Parham questioned whether SEPTA was serious about reaching a deal and protecting its riders on system that has seen its fair share of crime in the recent past.

"Do they care that we're on strike or not? Do they care about the safety of their riders or not? They're not acting like it right now," he said.

Busch said he was hopeful the two sides could work out a deal. And while the transit agency has a contingency plan in place, it would much rather its officers patrolling the transit system.

"We think we have a fair offer on the table. There's some things we have to work out but we do think we could continue those negotiations with our officers still on the job," Busch said.

The strike, which was approved by two-thirds of the Fraternal Order of Transit Police Lodge 109 members, began immediately.

"Instead of walking the beat and patrolling public transit, we will be walking the picket line," said FOTP's President Omari Bervine, who is a SEPTA patrol officer. "SEPTA has devalued their patrol officers. This vote shows our members are tired of being shortchanged. We deserve comparable wages and terms to what bus drivers and other transit workers received."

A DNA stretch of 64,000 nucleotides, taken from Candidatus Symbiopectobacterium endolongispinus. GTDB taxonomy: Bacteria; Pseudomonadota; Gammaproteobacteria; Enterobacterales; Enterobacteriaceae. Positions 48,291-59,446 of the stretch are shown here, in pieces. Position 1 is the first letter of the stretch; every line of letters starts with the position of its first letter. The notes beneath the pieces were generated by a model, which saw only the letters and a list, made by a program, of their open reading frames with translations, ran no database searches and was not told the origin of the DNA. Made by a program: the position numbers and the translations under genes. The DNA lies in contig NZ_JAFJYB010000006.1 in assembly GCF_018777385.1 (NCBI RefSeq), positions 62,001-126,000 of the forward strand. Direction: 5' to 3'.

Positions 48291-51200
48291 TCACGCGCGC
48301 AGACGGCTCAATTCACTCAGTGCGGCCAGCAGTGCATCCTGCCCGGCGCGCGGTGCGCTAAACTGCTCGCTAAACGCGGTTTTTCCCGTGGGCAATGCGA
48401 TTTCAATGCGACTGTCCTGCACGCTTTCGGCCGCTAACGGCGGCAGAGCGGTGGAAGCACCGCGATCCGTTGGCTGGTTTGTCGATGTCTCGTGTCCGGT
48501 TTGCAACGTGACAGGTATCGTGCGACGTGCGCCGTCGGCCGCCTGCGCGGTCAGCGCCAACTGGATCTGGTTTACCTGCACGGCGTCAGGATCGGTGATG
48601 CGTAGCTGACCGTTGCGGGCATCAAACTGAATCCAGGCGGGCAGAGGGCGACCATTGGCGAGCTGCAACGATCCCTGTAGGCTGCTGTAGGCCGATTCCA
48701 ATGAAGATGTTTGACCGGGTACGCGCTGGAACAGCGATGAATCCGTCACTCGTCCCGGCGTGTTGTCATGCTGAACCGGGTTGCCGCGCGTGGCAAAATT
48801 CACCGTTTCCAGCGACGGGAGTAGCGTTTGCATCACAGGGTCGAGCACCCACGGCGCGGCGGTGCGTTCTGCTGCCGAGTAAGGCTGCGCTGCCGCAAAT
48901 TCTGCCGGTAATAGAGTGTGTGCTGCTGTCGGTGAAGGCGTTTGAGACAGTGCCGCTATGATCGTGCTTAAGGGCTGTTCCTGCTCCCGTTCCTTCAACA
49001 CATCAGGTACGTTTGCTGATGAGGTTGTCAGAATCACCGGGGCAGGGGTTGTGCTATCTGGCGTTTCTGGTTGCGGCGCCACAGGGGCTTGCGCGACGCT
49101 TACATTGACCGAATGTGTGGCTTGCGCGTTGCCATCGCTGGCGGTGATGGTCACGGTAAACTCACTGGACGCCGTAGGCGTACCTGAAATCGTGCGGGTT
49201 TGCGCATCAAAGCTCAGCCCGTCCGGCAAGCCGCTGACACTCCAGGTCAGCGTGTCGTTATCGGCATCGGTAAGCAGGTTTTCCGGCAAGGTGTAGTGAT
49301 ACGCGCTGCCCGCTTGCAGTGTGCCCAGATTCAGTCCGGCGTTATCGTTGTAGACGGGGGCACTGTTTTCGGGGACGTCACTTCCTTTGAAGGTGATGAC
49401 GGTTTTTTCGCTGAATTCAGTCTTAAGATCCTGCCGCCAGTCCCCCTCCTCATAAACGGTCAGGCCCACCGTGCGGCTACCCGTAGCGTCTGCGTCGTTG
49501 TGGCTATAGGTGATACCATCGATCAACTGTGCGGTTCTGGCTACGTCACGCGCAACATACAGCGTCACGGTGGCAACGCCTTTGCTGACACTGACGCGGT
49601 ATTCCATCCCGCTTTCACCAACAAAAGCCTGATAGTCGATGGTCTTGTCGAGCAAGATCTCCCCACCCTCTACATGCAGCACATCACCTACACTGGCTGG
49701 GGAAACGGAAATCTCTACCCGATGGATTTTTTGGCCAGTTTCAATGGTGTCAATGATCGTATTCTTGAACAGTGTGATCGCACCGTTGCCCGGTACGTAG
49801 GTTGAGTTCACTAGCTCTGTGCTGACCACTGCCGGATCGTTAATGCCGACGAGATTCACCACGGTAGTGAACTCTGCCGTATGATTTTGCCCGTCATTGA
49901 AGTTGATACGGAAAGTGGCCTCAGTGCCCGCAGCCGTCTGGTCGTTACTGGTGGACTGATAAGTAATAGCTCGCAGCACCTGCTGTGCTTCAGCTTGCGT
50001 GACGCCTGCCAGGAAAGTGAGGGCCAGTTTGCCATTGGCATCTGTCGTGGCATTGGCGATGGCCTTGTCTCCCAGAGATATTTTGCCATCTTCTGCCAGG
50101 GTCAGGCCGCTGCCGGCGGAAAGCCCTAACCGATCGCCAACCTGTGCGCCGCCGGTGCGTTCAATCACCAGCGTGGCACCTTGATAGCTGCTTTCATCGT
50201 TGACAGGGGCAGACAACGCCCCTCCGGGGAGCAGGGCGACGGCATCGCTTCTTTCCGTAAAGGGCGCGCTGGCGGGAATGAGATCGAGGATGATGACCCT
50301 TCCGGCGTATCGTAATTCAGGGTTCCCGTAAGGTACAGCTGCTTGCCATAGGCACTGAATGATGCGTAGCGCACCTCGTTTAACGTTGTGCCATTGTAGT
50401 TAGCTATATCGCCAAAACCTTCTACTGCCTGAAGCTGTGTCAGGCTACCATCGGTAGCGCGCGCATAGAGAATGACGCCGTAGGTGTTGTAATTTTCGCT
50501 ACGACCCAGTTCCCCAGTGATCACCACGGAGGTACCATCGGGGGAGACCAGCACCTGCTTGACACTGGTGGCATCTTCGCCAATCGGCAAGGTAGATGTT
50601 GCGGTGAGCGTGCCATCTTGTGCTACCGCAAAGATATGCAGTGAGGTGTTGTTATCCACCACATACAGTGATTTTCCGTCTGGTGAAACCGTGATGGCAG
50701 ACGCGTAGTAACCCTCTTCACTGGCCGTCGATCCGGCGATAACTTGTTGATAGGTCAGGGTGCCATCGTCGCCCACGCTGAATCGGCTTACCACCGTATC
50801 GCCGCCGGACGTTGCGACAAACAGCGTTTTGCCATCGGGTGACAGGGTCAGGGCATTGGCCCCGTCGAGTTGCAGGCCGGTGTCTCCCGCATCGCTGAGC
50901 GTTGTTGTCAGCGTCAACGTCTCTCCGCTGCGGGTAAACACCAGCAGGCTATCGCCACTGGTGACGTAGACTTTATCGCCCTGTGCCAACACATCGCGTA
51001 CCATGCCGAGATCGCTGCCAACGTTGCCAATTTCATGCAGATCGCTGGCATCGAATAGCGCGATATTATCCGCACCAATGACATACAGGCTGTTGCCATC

Union leaders say roughly 65% of the officers who voted on Wednesday's offer gave the go-ahead to strike.

What happens next?

The city's transit agency has now enacted its contingency plan following the strike vote. Commuters will likely see a mix of local police and private security as SEPTA works to fill in the gaps on the city's subways, trolleys and buses. University police and Philadelphia School District officers will all be pitching in as well.

Supervisory transit police will be working extended shifts to provide a steady presence at terminals, transfer points, hot spots, and transit corridors. Private security guards will be assigned to locations as needed, with a focus on the Market-Frankford and Broad Street lines, and the Philadelphia Office of Emergency Management will also provide logistical support.